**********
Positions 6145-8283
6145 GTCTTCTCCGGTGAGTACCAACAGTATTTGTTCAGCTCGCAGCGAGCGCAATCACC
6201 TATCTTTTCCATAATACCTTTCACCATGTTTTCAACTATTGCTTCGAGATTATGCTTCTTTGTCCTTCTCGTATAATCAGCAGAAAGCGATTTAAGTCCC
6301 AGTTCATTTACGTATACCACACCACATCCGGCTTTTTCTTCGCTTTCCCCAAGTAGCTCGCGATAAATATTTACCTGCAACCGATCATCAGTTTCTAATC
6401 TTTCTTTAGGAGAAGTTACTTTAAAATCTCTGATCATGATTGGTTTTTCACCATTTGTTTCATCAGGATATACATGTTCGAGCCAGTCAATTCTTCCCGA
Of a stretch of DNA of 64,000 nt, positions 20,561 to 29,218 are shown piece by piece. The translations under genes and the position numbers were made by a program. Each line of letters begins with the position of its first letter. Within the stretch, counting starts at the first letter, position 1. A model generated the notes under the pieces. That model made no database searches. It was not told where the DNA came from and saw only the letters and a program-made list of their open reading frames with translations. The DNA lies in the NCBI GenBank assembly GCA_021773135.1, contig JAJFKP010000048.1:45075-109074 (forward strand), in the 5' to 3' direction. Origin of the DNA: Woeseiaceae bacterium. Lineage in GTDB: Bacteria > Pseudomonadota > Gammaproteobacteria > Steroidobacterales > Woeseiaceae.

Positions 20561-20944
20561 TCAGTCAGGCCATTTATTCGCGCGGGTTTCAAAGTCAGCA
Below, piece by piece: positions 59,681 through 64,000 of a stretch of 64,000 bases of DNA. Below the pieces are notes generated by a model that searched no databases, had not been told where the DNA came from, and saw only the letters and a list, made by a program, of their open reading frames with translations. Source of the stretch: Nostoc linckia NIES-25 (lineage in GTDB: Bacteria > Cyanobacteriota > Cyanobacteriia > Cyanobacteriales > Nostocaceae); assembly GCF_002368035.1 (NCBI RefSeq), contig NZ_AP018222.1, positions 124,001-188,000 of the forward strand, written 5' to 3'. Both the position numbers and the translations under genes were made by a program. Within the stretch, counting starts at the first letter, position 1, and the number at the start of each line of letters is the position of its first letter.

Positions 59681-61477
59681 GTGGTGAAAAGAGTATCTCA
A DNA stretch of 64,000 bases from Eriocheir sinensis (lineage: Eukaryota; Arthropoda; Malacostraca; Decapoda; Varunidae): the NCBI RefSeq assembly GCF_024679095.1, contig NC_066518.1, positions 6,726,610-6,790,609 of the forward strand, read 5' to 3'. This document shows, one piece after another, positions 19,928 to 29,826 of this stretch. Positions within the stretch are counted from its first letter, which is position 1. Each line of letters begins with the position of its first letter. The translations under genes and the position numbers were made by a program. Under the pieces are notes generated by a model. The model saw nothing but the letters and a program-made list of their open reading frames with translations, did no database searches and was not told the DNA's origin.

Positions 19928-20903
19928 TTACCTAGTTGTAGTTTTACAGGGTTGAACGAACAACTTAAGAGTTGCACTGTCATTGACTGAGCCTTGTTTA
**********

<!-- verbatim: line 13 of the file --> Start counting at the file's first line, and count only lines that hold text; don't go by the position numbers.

Positions 19928-20903